Note: This letter from the editor was originally published in our weekly newsletter and is being republished here.
A couple of days ago, September 10, was World Suicide Prevention Day and R U OK Day. With droughts and fires impacting communities, pandemic lockdowns resulting in economic decline and financial insecurity, widespread job losses and stress (and unfortunately, leading to more family violence), now more than ever it’s important that we check in on the people we care about, particularly if there’s cause for worry and concern.
Earlier this year my uncle lost his battle with depression. I also have some close friends and family who are currently dealing with mental health issues and I know the importance of checking in with them regularly. While I don’t need R U OK Day to prompt me to reach out to my loved ones, I am grateful that there is a day that reminds people to do so because we can all get caught up in our own lives and forget about others. (In fact, we have regular visitors to HQ who are here to learn about permaculture and self-reliance skills and after mentioning R U OK Day, they were grateful for my reminder as they have close friends to check on too).
Now as the go-to emotional support for some people in my circle (and as an empath), I have to admit that I at times struggle with the weight of it, particularly right now when it seems so many people I love are going through hardships.
In my opinion, health and wellbeing plays a big part in sustainable living, so how do I look after myself whilst trying to be a support to others?
Here are some ways I look after me:
I allow myself to cry and let it all out.
This year I’ve been exposed to other people’s traumatic experiences, and at times I can’t make sense of the suffering and can’t understand how people can inflict so much pain on others. Instead of keeping it all in, I cry and let it all out. At the end of it, I feel better.
To make sense of my own thoughts and feelings, I write them down. I have kept a journal for decades and I swear by this form of therapy.
I lean on my partner Ben for emotional support.
There are times when I am emotionally drained and in those times, I lean on my partner Ben. Whether it’s just a hug that I need or his ear or for him to take on additional duties because I don’t have the energy to do them, I know I can turn to him for understanding and emotional support.
Whether I’m just going for a walk on the property or I’m gardening, I always feel better when I’m spending time in nature. So each day, I make it a priority to spend time outside. First thing in the morning and most afternoons you will find me enjoying a cuppa in my greenhouse or gardens or going for a trek on our tree-filled farm. This is my favourite way to zen out.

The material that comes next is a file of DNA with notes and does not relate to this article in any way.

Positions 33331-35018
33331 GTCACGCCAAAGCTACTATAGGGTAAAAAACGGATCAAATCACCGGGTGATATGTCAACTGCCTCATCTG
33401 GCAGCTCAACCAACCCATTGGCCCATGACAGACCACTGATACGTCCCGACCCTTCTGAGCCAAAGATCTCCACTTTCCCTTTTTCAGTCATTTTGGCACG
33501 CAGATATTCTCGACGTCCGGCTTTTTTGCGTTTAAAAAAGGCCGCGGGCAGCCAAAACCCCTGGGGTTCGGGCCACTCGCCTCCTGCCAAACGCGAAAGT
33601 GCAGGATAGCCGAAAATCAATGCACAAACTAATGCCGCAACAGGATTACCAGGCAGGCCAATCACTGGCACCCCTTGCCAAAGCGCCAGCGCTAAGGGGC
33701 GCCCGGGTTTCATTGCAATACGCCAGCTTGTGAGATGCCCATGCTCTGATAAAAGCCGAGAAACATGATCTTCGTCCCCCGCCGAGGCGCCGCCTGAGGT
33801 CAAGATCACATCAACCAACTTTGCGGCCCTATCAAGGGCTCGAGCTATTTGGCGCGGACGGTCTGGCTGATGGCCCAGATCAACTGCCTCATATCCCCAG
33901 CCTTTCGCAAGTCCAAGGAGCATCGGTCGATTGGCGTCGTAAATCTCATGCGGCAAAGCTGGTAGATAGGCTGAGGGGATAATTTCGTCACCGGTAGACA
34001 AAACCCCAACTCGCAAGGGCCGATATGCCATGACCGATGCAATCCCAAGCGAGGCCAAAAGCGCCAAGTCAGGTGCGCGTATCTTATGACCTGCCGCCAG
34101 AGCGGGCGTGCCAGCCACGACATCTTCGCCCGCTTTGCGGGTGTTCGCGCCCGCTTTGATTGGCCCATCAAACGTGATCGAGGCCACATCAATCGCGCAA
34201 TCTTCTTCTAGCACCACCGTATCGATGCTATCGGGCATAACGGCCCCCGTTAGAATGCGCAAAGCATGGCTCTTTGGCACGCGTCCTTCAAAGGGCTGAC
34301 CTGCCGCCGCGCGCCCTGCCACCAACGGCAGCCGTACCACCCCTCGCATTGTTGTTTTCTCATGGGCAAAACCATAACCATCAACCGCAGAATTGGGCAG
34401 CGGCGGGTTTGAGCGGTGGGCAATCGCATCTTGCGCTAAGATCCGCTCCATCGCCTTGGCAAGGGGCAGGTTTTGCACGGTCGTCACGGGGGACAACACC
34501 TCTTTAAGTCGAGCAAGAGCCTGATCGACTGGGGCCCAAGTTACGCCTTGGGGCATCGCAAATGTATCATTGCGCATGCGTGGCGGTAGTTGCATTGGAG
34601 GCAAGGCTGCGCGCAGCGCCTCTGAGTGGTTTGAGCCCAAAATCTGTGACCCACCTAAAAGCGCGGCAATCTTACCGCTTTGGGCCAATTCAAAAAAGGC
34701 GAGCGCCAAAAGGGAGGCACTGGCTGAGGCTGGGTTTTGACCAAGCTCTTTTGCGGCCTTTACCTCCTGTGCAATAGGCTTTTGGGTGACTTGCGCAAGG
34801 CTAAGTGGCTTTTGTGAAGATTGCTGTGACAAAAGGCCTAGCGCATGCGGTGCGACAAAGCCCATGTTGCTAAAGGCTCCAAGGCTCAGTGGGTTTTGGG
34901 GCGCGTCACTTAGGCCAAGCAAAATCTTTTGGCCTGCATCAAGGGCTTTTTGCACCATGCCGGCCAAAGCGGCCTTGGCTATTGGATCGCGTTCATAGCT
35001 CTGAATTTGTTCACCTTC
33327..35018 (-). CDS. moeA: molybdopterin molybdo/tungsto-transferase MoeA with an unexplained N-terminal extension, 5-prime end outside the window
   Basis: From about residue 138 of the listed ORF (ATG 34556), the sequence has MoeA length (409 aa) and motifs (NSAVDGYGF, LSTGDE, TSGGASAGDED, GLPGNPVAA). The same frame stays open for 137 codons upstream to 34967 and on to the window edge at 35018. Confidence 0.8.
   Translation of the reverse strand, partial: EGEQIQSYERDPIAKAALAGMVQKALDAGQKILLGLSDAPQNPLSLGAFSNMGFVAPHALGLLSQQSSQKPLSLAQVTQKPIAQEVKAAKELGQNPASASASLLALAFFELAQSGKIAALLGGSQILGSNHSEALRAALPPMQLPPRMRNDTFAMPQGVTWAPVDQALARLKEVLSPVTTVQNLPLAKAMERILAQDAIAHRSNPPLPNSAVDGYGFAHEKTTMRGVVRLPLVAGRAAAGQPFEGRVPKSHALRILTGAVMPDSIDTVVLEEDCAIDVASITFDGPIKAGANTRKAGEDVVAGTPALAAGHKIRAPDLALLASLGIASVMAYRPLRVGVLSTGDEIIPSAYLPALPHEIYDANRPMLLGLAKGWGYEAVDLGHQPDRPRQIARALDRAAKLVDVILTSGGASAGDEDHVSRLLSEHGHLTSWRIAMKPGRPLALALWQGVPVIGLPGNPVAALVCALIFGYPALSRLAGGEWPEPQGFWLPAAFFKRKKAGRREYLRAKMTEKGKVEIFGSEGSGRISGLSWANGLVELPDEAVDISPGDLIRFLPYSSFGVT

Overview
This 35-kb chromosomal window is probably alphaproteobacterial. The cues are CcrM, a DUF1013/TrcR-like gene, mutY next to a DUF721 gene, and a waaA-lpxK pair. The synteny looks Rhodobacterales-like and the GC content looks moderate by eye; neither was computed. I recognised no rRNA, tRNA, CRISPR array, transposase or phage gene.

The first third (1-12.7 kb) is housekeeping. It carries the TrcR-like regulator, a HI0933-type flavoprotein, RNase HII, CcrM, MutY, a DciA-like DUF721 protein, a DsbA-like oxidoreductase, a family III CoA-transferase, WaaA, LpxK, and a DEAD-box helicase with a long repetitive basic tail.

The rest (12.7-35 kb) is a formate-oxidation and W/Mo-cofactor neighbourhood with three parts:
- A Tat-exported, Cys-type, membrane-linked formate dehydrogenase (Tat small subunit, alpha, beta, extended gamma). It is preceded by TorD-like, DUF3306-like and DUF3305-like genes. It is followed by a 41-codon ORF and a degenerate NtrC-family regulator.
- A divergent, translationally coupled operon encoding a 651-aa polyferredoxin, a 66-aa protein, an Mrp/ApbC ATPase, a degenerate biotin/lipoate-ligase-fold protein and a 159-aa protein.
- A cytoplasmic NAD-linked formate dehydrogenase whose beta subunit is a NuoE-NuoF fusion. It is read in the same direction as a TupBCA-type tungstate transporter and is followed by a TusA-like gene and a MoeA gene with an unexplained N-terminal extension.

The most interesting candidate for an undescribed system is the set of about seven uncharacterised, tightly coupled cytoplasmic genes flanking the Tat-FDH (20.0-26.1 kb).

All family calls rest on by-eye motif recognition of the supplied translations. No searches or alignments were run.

Cooking is another way I focus on taking care of me as it slows me down, allows me to take care of my health and nutrition (super important for mental health and wellbeing), and ensures I am present in the moment instead of being consumed by concern and worry.
Mental health services
Over a decade ago after learning of a family member’s wish to end his life, I contacted a good friend for support and advice; she was a nurse and had worked in a mental health ward in a prominent hospital in Melbourne. She referred me to mental health sites such BeyondBlue, Headspace and Lifeline and explained that these services also had resources for family and friends who needed additional support. Over the years I have gone on these sites to learn ways I can be of better support to the people I love, and to ensure that my family and friends are accessing the services they need.
Now if you’re not ok, I want you to know you can reply to this email any time. Because no one should ever feel alone. And this community has been a wonderful support to me and I’d like to pay it forward.
Quote I’m Loving This Week:
“Be the reason someone feels welcomed, seen, heard, valued, loved and supported.” – Unknown.
Popular articles from our archives this week:
- 10 Ethical and Sustainable Activewear and Sportswear Brands for Men
- Where to Shop Affordable Eco-Friendly and Ethical Hoodies and Sweaters Online
- 32 Ethical and Eco-Friendly Office and School Supplies
- 6 Brands Making Ethical and Sustainable Robes and Bathrobes
- 20 Eco-Friendly Things To Do During Self-Quarantine and Pandemic Lockdown
- Top 5 Ethical Issues in the Fashion Industry
Now this weekend will be spent out in the gardens, weeding, planting out more edibles and painting the greenhouse. If you’re curious about what HQ looks like and want to learn about permaculture, make sure to follow on Insta Stories.
Anyway, I sincerely hope you all get the time this weekend to take care of you.
Peace, love and all that jazz,
Cover image of editor Jennifer Nini by Ben McGuire at Bamboo Land in Queensland, Australia.